We've lost another icon. I didn't realize that Karen Karnes had passed away until I read the following tribute from Ann Bailey (of Bailey Ceramic Supply) earlier today.
1925 - 2016
Karen Karnes left this world last week after a long and prolific career as a clay artist. She was 91 years old. Known early on for her functional casseroles, cups, and jars, she was later admired for pushing the boundaries of function to explore the realm of clay as sculpture. Although referencing function in her later work, she was clearly stretching her expression in clay to speak metaphorically about the human form and human emotions. These intimate and very personal pieces reference the male and female form; they are works that lean in and caress each other like lovers, like old friends.
Karen was a major influence in the studio pottery movement in America. A force to be reckoned with, Karen was a very influential person in my young life when I was an aspiring salt potter. Known for mentoring young potters struggling to make a living, she offered me her spot to show my work (12 place settings) at the Whitehouse in the 70s during the Carter administration. "I don't make dinnerware; why don't you do it!" she said. I was all of 23 years old. I'll never forget it. Needless to say, my life as a potter flourished from there. I participated with her and a small band of potters in The Old Church Cultural Center Shows for many years and made many friends. We'd always go to Mikhail Zakin's house for a pot-luck dinner. It was fun, and we all felt sheltered and encouraged by Karen's big spirit. Sadly, many of those friends are no longer with us.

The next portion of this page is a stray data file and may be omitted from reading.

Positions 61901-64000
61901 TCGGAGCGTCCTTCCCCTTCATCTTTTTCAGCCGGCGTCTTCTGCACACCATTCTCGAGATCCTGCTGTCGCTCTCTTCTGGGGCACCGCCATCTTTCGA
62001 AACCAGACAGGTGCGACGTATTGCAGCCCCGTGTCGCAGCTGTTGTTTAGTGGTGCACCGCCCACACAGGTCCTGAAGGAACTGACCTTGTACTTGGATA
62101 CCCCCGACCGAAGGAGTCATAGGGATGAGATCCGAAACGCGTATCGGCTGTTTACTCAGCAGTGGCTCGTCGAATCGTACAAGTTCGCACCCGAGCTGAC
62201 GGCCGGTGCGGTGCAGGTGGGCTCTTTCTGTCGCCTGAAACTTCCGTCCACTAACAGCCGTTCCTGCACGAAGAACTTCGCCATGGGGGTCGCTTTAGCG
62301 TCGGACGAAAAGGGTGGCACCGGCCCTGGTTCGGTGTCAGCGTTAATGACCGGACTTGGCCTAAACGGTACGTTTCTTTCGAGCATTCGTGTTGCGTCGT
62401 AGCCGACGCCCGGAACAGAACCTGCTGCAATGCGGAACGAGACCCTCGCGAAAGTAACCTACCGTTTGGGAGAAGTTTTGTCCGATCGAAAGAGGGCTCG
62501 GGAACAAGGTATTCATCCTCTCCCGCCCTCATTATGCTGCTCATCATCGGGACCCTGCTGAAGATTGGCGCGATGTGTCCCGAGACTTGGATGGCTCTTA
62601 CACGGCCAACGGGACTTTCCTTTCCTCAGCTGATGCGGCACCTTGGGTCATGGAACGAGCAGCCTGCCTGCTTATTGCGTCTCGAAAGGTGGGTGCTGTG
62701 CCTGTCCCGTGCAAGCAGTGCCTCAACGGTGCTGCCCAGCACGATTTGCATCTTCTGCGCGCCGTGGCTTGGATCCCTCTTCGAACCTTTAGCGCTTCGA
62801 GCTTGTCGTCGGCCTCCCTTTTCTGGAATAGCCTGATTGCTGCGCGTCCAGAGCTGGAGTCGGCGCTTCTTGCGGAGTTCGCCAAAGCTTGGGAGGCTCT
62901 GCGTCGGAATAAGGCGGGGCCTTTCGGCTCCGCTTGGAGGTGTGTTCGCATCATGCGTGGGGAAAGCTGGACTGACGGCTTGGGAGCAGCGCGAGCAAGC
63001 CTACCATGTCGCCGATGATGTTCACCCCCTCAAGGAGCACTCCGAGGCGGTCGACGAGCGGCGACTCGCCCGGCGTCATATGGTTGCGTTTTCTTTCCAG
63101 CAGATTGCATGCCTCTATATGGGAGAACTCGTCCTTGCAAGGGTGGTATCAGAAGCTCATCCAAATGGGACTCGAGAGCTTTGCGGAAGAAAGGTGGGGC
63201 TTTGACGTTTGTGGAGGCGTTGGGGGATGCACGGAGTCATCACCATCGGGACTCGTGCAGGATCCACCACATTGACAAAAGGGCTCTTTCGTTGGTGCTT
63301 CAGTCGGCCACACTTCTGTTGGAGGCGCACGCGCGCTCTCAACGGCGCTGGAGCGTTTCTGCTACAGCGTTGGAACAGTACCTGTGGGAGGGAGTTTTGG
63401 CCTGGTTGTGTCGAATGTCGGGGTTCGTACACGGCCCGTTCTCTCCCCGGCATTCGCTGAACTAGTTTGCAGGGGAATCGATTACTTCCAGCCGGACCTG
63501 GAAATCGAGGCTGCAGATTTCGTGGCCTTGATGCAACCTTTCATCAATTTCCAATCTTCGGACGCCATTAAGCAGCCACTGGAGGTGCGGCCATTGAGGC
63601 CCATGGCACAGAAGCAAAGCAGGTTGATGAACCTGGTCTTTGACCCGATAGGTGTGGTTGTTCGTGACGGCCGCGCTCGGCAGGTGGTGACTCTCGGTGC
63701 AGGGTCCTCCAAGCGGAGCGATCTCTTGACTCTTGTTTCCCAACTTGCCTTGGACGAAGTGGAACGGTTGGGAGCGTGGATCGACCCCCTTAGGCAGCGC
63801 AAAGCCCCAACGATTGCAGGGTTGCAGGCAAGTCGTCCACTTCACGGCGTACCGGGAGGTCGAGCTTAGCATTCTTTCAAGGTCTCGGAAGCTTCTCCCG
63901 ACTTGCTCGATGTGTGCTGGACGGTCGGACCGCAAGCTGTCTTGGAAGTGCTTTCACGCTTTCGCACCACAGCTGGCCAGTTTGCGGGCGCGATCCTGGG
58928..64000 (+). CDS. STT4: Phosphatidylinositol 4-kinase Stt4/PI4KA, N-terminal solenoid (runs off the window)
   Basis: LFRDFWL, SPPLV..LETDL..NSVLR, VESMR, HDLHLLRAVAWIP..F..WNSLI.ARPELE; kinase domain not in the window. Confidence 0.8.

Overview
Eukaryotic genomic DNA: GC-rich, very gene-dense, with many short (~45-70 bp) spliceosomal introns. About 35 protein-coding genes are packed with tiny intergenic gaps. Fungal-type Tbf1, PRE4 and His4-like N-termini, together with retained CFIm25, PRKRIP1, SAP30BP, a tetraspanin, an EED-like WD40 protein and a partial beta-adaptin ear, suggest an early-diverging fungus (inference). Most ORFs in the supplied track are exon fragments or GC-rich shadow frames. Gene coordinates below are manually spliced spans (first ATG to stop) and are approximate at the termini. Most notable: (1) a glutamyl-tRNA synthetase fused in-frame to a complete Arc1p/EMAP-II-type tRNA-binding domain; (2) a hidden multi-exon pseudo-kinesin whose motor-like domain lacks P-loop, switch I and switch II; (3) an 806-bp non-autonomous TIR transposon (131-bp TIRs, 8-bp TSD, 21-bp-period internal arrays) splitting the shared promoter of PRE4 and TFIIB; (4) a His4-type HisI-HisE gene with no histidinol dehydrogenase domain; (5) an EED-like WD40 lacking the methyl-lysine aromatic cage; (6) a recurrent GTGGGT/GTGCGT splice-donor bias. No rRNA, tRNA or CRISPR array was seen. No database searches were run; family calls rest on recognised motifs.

Never afraid to speak her mind, Karen was very disappointed that I didn't continue making pots. She wrote to me often to try to get me back into the studio. Life can be complicated as she came to understand. We had many great conversations back in those years. Conversations I will never forget.
Karen helped so many young potters throughout her life. She presented a viable pathway for all of us to consider. Always a determined and very independent person, she pushed hard and worked hard to be recognized and respected as a clay artist. And she was. Many strong bonds were made around her commitment to inspire and educate the world about beautiful, well-made work.
Karen was an artist and a mentor and friend to many. She will be missed by everyone who knew her. I feel lucky to have had time with her during my life. Our deepest sympathies go out to her lifelong friend, Ann Stannard, and their many friends and family members around the globe. We have lost a great one.